Let's walk through the pattern:
says ignore whitespace at the beginning of the text.
is a character class excluding these characters: .,:;/=<>(){}&|    Let's call this character class z.

z is inside another character class:
which, in total, says any non-whitespace character or a doubly escaped ampersand, but none of the characters excluded by z.  Let's call this modified non-whitespace character class \S'.

So the first part
is simplified to
which is saying ignore beginning whitespace and capture anything after that ending in one of the characters in \S' (the modified non-whitespace character class).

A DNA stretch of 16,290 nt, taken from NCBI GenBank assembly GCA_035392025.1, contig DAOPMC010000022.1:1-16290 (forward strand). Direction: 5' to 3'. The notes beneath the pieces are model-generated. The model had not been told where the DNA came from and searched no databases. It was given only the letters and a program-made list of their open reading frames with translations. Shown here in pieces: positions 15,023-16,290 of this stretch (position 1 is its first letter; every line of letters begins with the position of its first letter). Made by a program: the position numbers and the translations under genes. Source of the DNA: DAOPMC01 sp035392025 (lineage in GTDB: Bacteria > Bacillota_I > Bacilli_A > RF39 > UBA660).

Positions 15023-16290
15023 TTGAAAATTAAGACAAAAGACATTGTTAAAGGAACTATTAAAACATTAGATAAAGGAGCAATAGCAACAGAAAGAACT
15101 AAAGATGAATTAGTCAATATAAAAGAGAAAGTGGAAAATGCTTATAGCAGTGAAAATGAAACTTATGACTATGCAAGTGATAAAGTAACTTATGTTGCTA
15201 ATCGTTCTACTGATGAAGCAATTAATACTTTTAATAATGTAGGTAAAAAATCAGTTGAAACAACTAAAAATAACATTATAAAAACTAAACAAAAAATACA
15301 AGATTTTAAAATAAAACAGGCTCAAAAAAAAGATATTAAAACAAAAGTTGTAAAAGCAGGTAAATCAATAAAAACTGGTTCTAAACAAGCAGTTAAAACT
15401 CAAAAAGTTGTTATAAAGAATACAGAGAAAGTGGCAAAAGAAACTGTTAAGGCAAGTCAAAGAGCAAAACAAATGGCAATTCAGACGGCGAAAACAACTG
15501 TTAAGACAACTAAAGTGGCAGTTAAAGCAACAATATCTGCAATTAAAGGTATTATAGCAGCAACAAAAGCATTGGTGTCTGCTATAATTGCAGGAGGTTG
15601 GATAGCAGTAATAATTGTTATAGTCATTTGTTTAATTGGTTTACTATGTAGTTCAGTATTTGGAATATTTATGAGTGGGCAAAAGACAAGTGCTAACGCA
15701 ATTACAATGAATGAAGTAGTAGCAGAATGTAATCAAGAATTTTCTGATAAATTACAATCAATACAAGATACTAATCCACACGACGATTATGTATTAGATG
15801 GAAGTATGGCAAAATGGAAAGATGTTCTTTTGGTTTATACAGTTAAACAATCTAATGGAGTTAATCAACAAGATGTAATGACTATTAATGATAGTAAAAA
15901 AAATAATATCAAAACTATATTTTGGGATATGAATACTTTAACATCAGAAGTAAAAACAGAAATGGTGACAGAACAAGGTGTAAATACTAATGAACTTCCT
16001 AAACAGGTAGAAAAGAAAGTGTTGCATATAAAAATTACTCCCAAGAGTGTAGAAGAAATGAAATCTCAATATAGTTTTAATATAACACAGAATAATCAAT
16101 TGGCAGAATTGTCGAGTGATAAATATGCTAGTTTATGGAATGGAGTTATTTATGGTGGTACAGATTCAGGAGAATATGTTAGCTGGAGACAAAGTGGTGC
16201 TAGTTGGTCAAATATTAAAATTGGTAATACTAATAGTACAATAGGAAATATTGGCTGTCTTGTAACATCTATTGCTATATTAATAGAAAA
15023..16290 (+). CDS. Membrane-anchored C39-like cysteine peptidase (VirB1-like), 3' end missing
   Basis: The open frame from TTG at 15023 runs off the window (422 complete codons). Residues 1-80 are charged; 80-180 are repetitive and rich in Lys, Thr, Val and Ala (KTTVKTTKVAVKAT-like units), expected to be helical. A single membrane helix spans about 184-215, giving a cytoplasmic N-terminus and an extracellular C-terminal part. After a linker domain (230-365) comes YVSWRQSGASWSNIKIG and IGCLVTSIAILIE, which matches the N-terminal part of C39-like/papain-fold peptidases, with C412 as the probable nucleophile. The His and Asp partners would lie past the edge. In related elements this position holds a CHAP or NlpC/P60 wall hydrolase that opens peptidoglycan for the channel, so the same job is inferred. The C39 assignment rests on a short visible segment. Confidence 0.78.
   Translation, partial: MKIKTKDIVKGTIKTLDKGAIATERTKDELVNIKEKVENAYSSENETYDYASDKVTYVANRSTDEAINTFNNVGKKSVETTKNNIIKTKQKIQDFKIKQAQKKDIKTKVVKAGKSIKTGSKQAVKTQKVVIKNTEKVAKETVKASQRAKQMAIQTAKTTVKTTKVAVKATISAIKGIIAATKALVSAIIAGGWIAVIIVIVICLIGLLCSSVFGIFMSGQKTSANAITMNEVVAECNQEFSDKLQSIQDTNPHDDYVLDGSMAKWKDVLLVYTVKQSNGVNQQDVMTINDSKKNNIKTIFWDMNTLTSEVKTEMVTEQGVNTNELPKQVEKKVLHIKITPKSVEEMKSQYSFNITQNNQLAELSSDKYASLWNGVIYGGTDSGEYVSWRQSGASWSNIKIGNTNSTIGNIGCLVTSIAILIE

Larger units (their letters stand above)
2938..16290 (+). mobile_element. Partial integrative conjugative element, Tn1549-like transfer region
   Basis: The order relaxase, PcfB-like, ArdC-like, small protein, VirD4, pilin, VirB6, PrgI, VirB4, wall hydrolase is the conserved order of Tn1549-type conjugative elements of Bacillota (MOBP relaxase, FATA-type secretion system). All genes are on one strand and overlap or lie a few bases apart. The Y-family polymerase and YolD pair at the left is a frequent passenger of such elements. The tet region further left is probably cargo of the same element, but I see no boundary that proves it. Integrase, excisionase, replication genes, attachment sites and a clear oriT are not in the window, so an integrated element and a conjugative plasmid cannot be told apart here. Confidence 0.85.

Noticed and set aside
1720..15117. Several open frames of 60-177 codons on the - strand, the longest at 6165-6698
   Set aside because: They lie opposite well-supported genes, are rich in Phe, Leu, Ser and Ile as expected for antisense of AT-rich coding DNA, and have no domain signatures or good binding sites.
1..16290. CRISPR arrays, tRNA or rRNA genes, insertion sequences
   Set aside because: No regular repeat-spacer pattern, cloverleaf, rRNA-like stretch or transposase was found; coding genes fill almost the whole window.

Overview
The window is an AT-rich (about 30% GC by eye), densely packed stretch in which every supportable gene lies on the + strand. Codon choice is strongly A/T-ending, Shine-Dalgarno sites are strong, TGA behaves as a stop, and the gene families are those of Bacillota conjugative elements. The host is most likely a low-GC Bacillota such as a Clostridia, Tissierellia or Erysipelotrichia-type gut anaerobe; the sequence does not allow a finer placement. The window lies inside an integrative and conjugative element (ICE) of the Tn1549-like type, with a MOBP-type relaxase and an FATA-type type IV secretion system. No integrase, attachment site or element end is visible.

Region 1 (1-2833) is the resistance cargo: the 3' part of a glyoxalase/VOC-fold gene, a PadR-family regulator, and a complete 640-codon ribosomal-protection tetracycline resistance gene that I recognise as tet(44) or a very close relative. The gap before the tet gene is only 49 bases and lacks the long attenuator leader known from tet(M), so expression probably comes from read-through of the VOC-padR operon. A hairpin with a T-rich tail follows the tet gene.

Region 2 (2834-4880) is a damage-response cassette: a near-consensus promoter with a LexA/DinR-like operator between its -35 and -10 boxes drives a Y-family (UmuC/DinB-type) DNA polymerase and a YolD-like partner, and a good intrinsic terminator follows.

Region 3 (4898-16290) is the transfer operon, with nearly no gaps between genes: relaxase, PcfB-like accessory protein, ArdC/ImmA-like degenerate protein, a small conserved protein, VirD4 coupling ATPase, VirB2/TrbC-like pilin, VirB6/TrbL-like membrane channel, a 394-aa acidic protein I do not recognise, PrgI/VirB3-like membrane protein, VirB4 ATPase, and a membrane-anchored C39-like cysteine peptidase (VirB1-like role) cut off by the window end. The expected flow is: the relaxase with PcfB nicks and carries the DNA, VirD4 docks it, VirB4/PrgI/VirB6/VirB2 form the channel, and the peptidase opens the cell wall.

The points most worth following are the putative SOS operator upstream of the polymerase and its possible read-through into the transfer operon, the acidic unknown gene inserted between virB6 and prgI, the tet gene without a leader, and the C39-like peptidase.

The part after the capturing group contains another character class:
which includes:  whitespace as well as .,:;=<>()[]&|.  Let's call this character class Y.  So after the capturing group, we have:
which is saying to ignore any trailing characters in the Y character class.  So the whole expression simplifies to:

So it's not really so far off from Bill's pattern.  It ignores initial whitespace, it ignores trailing whitespace and punctuation, and it captures everything in between only if it ends with a non-whitespace character other than .,:;/=<>(){}&|

So yay!  We have a charFilter to place at the beginning of the fieldtype analysis chain and we're ready to create a new field for exactish matches to address the edismax relevancy discrepancy when compared to dismax!  Our anchored text fieldtype looks like this:

And we're ready to go, right?  We re-index our data, adding a Solr field: